Diagnostic Care for Blood Disorder Diagnosis
State-of-the-art tests, procedures and imaging equipment and specially trained pediatric technicians can help diagnose your child or teen’s condition and define the best possible course for treatment. Pediatric-trained radiologists, laboratory technicians and others work together with the hematologist to provide tests and interpret the results.
A special focus at Children’s is helping your child or teen cope with discomfort that can occur with some tests. This may involve safe sedation (for example, through Children’s award-winning nitrous oxide program), the use of imagery and pain control techniques taught by child life specialists, or other services provided through the integrative medicine department (link coming soon!). If you have questions or suggestions about how to help your child cope with medical procedures, we encourage you to talk to your child’s physician or nurse.
Common tests and procedures performed to collect information about blood disorders include:
- Blood tests. Blood tests can provide information about the kinds and numbers of cells in the blood.
- Bone marrow aspiration and biopsy. In the center of bones is a substance called bone marrow. Blood cells and platelets are manufactured in bone marrow. In a bone marrow aspiration, a needle is inserted in the hip (or occasionally into a different area of the body) and a syringe is used to withdraw a bone marrow sample. If a biopsy is performed, a small sliver of bone is taken from the same insertion site. A bone marrow sample can reveal problems with the number or quality of blood cells and platelets being made. Sedation is used when a bone marrow aspiration is performed.
- CT scans (CT). A computed tomography (CT) scan is an x-ray that produces more detailed images of internal organs, bones, and other tissues than a regular x-ray can.
- Echocardiogram (ECHO). An ECHO is a safe, painless test that looks at the strength and function of the heart. It can determine some problems of the heart. The test used sound waves, like the ultrasound, to create a picture of the heart. The person doing the test will hold a small instrument (transducer) to take the pictures.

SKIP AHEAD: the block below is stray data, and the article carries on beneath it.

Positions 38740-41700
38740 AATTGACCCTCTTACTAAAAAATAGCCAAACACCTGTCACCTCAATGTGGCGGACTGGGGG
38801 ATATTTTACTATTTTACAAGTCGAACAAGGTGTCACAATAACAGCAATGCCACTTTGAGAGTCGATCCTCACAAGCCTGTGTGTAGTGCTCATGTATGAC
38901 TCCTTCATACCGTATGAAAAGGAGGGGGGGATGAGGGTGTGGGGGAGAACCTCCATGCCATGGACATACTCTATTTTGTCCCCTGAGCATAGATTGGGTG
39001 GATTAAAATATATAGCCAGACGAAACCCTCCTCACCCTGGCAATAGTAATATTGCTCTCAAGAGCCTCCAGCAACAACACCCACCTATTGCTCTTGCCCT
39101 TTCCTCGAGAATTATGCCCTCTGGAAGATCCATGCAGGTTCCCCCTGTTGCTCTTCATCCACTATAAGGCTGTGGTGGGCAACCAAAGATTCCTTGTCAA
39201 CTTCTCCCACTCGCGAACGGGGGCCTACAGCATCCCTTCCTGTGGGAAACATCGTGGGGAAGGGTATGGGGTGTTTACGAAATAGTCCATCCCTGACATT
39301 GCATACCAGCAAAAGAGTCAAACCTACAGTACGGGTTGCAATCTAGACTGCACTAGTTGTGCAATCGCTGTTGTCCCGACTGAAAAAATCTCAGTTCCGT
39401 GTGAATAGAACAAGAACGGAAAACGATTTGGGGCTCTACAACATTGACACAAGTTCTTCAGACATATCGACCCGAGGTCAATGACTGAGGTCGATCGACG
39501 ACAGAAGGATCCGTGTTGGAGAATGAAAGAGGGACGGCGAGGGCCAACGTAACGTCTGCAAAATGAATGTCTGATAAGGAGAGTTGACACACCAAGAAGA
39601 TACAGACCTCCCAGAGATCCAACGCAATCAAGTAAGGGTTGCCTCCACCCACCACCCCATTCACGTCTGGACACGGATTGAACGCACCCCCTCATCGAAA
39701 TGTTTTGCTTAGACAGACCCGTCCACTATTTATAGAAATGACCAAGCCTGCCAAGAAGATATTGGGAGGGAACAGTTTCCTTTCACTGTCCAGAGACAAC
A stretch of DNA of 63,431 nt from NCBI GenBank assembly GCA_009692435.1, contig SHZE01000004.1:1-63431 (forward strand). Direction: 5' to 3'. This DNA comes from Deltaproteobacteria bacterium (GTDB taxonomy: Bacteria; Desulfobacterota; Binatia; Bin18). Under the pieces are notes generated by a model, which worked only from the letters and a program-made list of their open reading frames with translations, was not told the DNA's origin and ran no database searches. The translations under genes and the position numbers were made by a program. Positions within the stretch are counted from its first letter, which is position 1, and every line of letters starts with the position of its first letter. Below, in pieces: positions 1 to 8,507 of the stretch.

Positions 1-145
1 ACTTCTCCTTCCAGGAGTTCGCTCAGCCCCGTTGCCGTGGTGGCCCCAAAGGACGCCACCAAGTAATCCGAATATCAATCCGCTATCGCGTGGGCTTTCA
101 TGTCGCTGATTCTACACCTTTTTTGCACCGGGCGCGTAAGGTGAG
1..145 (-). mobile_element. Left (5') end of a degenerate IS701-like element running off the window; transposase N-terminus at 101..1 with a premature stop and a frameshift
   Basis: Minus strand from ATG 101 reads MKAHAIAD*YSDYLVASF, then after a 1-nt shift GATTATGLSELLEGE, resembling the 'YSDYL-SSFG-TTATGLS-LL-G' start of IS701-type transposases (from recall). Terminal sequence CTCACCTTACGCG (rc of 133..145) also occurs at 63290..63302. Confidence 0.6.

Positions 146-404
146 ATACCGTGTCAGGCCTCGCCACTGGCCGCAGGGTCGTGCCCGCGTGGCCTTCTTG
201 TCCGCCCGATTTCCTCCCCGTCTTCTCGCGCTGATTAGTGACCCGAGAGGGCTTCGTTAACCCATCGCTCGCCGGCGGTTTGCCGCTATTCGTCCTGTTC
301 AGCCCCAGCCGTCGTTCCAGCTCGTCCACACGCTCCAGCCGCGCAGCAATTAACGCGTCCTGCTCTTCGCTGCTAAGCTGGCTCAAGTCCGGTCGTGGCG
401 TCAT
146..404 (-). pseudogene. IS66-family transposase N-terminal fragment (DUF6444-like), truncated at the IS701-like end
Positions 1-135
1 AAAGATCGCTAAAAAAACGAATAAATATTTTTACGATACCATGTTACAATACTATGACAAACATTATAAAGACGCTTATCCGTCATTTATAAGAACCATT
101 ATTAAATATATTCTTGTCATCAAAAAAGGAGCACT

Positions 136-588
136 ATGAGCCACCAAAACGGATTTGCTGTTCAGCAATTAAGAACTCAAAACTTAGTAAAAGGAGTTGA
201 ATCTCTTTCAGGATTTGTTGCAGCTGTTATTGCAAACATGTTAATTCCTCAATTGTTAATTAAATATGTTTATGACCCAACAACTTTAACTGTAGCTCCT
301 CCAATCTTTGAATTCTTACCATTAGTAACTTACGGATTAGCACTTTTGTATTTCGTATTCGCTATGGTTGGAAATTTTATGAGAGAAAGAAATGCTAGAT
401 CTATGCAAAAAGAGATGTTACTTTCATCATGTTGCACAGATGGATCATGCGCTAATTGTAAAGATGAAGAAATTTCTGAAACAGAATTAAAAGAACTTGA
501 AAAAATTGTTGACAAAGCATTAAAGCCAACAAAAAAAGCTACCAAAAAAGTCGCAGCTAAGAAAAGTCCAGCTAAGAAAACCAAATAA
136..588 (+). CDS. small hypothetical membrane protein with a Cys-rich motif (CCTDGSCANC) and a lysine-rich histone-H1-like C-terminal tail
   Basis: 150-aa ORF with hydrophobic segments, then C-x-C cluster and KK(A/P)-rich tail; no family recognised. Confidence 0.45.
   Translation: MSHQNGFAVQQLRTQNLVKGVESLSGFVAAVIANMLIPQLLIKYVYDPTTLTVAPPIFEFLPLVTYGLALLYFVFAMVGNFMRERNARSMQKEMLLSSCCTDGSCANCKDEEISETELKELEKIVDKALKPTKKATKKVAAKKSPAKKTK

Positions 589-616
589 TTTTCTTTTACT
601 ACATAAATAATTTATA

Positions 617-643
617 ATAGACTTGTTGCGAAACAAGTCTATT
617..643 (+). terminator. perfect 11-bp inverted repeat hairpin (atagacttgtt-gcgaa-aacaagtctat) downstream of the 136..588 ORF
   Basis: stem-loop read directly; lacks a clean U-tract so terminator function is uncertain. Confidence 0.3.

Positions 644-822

- Electrocardiogram (ECG or EKG). An ECG is a test measuring the rhythm of the heart by using several leads (stickers with a metal center) placed on different parts of your body. These leads are used to monitor the rhythm of the heart. An EKG does not hurt. Sometimes it lasts 15 minutes, other times the rhythms may be monitored for several days using a small device worn by the person to collect the information.
- Genetic tests. There are many types of genetic tests, which typically are performed as part of care provided in conjunction with Children’s genetic program. Usually the tests are performed on a sample of blood, hair, skin, saliva, or amniotic fluid (the fluid that surrounds a fetus during pregnancy.) Laboratory professionals use the samples to look for changes in chromosomes, DNA, or proteins.
- Magnetic Resonance Angiogram (MRA). A MRA is a type of MRI that is designed to examine the veins, arteries and the blood flowing within them. This test is often used in patients that have sickle cell disease to look at arteries of the neck and brain for any narrowing or plaque build up that could lead to a stroke. Although the test is not painful or invasive, the child needs to lie very still while the pictures are being taken. Sometimes children need to have medicine to sedate them during the test so they will not move. A MRI can take between 30 minutes and 2 hours to complete.
- Magnetic Resonance Imaging (MRI). Magnetic resonance imaging (MRI) provides detailed images and more clearly shows the soft tissues of the body. At Children’s, the hematologist and radiologist work together to provide fast, highly-detailed images, which minimizes the time children must remain still and hold their breath during the MRI exam. Although the test is not painful or invasive, the child needs to lie very still while the pictures are being taken. Sometimes children need to have medicine to sedate them during the test so they will not move. A MRI can take between 30 minutes and 2 hours to complete. Intra-operative MRI and 3 Tesla MRI are specialized MRIs also available at Children’s.
- Transcranial Doppler Ultrasound (TCD). TCD’s are a safe, painless way to measure blood flow in the brain. Some children, such as those with sickle cell disease, have a history of high blood flow, or velocities in their brains. This puts them at risk for strokes. Periodic measurements by TCD allow us to monitor the brain’s blood flow for any changes or identify if strokes have happened. A TCD uses sound waves, similar to ultrasound, to measure the velocity of the blood. It is painless and takes about 45 minutes to an hour.
- Ultra Sounds. An ultrasound is a safe, painless test that uses sound waves to produce pictures of body organs and tissues. No radiation is produced.
If you are a family member looking for a Children's hematologist/oncologist or wanting to schedule an appointment, call the outpatient clinic at Children's – Minneapolis at (612) 813-5940.
If you are a health professional looking for consultation or referral information, please call Children's Physician Access at 1-866-755-2121 (toll-free).